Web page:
At 12 months old, your infant's ability to group objects according to the names associated with them—as opposed to their appearance alone—offers a glimpse into how his or her vocabulary will develop by the time they are 18 months, Northwestern University researchers have found.
The research, by Brock Ferguson, Melanie Havy and leading developmental scientist Sandra Waxman, in the psychology department in the Weinberg College of Arts and Sciences, will appear in an upcoming issue of the open access journal Frontiers in Psychology.
"Our findings offer one piece of the very large puzzle that is vocabulary development," said Ferguson, lead author of the study and a doctoral candidate in cognitive psychology.
"This is a big first step toward using these cognitive tasks to identify infants at risk for language delays."
The study examined whether individual differences in the precision of 12-month-olds' ability to link language and object categories was related to both their present and future vocabulary growth.
Ferguson offers a real-world analogy to the situation researchers create in the lab to measure infants' use of names as a guide to object categorization.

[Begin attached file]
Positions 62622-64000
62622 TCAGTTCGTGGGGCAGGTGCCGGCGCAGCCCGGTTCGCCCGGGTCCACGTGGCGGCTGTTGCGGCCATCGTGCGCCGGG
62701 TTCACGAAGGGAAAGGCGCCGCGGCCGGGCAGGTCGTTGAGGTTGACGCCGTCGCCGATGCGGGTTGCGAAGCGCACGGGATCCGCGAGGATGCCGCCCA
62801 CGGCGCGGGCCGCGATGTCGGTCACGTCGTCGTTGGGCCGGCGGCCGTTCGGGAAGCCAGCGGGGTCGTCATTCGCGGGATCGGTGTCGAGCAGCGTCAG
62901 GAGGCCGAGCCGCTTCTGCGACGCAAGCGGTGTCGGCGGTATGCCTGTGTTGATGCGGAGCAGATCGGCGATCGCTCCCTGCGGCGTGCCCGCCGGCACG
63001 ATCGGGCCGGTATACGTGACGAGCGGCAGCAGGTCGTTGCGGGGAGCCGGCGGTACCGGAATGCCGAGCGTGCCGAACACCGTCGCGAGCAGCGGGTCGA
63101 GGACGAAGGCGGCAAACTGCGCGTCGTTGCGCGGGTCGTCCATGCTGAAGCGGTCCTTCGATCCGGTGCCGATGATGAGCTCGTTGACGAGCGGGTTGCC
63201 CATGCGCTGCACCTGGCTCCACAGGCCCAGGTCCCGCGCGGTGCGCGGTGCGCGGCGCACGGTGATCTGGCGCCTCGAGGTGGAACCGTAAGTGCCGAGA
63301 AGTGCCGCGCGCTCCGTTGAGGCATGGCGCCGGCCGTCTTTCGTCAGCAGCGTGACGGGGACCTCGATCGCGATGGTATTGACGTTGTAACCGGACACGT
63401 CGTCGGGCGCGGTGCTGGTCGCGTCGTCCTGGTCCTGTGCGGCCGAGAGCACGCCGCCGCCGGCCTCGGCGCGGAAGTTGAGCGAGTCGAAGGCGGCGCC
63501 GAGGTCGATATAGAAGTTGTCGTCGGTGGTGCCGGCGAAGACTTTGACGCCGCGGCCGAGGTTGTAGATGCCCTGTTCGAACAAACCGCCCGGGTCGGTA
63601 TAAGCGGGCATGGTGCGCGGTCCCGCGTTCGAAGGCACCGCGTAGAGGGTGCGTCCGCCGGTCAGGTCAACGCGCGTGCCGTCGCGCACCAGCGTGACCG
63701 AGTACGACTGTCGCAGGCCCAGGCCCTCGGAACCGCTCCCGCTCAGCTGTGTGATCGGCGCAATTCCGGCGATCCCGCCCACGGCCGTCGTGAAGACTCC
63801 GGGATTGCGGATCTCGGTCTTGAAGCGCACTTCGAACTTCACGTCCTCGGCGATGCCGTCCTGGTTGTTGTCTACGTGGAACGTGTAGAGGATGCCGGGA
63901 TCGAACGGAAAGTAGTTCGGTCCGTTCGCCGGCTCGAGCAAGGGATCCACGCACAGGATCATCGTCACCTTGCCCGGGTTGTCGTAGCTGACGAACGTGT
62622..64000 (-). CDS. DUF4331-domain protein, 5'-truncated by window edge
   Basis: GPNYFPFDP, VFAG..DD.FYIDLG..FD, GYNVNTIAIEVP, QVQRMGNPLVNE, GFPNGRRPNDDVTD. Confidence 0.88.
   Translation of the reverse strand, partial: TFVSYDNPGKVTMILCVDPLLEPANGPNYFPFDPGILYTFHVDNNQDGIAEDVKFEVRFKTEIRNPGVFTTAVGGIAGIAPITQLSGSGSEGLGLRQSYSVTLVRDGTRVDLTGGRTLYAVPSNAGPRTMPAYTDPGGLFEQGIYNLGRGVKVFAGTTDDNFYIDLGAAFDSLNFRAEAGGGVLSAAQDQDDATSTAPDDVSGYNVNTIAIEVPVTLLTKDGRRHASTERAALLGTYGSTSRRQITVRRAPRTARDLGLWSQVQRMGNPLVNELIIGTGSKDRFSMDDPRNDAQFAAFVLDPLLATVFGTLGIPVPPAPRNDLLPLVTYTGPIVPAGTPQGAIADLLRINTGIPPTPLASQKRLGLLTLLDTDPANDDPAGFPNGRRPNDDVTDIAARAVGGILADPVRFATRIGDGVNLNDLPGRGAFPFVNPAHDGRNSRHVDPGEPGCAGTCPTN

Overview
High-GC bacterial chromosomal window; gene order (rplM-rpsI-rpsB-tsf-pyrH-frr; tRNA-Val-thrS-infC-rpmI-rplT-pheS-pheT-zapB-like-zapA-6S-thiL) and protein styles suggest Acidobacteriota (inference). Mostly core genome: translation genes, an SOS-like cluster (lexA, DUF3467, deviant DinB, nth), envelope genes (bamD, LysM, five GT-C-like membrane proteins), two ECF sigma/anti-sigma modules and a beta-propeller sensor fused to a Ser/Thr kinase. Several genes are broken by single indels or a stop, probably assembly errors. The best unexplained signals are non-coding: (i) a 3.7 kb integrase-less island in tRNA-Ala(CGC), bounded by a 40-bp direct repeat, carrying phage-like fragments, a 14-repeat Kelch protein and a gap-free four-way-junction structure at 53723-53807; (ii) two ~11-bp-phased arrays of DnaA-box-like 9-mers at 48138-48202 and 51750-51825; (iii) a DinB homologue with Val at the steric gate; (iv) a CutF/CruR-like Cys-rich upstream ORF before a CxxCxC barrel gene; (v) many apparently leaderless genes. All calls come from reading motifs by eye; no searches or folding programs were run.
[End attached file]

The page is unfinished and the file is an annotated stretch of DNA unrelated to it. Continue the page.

"Imagine you are taking your baby for a visit to the primate house at the zoo," he said. "There are gorillas, chimpanzees and monkeys in the primate house. Although all the primates look fairly similar, but we know them to be different because we refer to them by different names."
In that hypothetical scenario, 12-month-old babies who conclude that all of the primates belong in the same category, despite the fact that mom has referred to each by a different name, tend to have a less developed vocabulary, according to Ferguson's findings.
"In out study, babies who went ahead and grouped objects together even though the researchers had labeled them with distinct names were later found to know fewer words," Ferguson said.
Cognitive development is broadly defined as the process by which babies and young children learn about the world around them, and includes the acquisition of problem solving, memory, perception and, of course, language.
Working at the Project for Child Development, Waxman and her colleagues have already shown that talking to young children, even before they can speak, strengthens their language and cognitive abilities.
"This new finding is the first to link infants' performance on our cognitive task to their progress in learning new words," said Sandra Waxman, the Louis W. Menk Chair in Psychology, a professor of cognitive psychology and a faculty fellow in the University's Institute for Policy Research.
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